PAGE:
Finally, strength. My physical therapist gave me several exercises to do with bands and such to strengthen the muscles in my foot, ankle, and other parts of my legs. I have somewhat dutifully followed the prescription. However, as previously reported, I have also started rock climbing. When rock climbing, I often have to gain a foothold on the smallest of edges; thereby working muscles in the foot and ankle. I have found this to be extremely useful. I’m not one for weight training for the sake of weight training. I much prefer to do something that has the spillover benefit of improving strength. Rock climbing has fit the bill beautifully and I have built strength capacity for my runs while having a great time learning a new skill. I’m still a novice of course, but that’s ok too. Novices see all kinds of gains in new skills as they put in the time.

Summary Recommendations

OK, so here we have it. I hope you never come down with the dreaded PTT. But if you do, I have 4 key recommendations: 1.) Rest until you can walk pain free, 2.) Give your feet a break with a shoe solution, 3.) Take a break from speed training and come back cautiously, and 4.) Find a way to strengthen the muscles in your foot and ankle in a way that works for you. Of course, I’m no doctor. So work with your licensed professional on your specific recovery plan. However, hopefully my path to recovery can be used as you navigate the tricky path of soothing a savage tendon.

Thanks for reading!

Why Not Inner Peace Solely Through Christianity?

Over the past year or so, I have somewhat frequently touched on my mindfulness practice and how I have essentially grown into a Zen Buddhist. In my post, From Middle America to Zen Buddhism, I talked about the seeds that were sown throughout my early life and how my mid-life challenges sealed the deal. But one aspect I haven’t covered is, why not seek inner peace through Christianity? After all, it is the faith of my family and my childhood. So first, let’s get this out of the way. Zen Buddhism is not my religion. Zen can be – and is often the case in Asia – practiced while holding true to another, or multiple other faiths. Among many things in Zen Buddhism, the “and” instead of the “or” appeals to me. But not so fast, let’s break it down.

Focus on the mind

Probably the biggest thing that pulled me into Zen is the focus on the mind. While Zen – which is a subset of Buddhism – offers plenty of instruction on behaviors, it is well more focused on taming the wild mind than Christianity. Christianity offers the hope of redemption in the afterlife for believing and following in Christ in this life. Those are admirable goals. However, in my search for inner peace, I was looking for ways to sort out the messiness of my mind in my life right now. The Bible offers learning through parable and the story of Jesus. Zen offers learning and guidance through the direct experience of right now.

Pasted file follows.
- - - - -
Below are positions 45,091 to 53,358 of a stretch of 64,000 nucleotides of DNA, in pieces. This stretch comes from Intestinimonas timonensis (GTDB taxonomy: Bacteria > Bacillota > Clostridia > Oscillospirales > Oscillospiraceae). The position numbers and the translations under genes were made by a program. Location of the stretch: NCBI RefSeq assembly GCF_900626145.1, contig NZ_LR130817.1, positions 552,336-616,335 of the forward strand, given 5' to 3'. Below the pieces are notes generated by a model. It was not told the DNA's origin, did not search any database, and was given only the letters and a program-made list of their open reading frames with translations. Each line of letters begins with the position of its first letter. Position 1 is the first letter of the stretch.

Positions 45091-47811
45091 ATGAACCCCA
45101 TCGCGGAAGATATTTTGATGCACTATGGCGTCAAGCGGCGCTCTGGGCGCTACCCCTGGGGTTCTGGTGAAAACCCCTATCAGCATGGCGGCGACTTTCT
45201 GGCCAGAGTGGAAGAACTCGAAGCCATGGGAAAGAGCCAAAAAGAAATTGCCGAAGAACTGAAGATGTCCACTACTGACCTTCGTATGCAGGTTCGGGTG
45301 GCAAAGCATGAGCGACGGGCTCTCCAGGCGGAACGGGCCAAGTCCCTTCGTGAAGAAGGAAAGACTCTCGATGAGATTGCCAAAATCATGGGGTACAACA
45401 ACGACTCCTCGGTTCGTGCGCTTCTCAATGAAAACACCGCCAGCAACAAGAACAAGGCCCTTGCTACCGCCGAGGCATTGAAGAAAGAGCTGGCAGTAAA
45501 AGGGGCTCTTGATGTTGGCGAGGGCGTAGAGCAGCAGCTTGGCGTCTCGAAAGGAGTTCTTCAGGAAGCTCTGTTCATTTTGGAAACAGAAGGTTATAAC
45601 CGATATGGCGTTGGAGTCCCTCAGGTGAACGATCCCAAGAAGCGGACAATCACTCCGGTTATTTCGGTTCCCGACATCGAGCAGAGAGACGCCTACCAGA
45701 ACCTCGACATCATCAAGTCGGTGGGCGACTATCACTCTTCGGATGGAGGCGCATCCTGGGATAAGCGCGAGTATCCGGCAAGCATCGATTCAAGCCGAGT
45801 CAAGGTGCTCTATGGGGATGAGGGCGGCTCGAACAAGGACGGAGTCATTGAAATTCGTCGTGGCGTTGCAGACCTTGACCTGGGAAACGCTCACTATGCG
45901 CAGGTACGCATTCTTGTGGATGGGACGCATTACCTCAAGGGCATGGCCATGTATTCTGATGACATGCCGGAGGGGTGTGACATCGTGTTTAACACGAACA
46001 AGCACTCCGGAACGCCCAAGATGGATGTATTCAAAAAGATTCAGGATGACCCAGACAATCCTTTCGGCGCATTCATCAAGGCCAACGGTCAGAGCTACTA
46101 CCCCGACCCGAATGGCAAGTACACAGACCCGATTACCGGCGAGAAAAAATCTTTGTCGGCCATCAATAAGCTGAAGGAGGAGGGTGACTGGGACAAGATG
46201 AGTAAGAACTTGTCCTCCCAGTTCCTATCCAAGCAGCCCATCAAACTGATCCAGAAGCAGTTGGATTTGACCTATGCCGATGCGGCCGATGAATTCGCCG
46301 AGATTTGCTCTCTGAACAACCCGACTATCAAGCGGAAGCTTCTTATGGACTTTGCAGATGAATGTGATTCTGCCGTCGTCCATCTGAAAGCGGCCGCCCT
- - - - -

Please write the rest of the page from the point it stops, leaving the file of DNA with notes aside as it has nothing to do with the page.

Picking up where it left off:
A lot of Westerners think that Zen is all about getting blissed out in a hippie dippie fashion. Not at all true. In fact, Zen practitioners rarely talk about enlightenment. It also isn’t about going all Type B personality with a “whatever” attitude to accept things with resignation. Again, not true. Rather, the idea – in my novice words – is to stop putting ourselves through the weekly, daily, hourly, and even minute-by-minute torment that our minds are seemingly naturally wired to do. I’ll imply this a lot throughout this post, but I can easily see Zen philosophy and Christian faith working in concert in my inner life.

Writings that don’t take themselves too seriously

The next thing that I appreciate about Zen is that practitioners aren’t expected to believe every single word as the absolute no-questions-asked truth with a capital T. I have a cousin who is a Southern Baptist preacher. I love him dearly, and as we grow older in life, we plan to spend more time together. This winter, he asked me to read a book by Tim Keller called Making Sense of God. The book got bogged down into the historicity of the Bible, among other things. This approach does not appeal to me. I think there are just things we humans can’t know for certain, and that some things should be taken on faith without too much wrangling or backing into facts and figures. It feels cheap to me when I hear these kinds of arguments.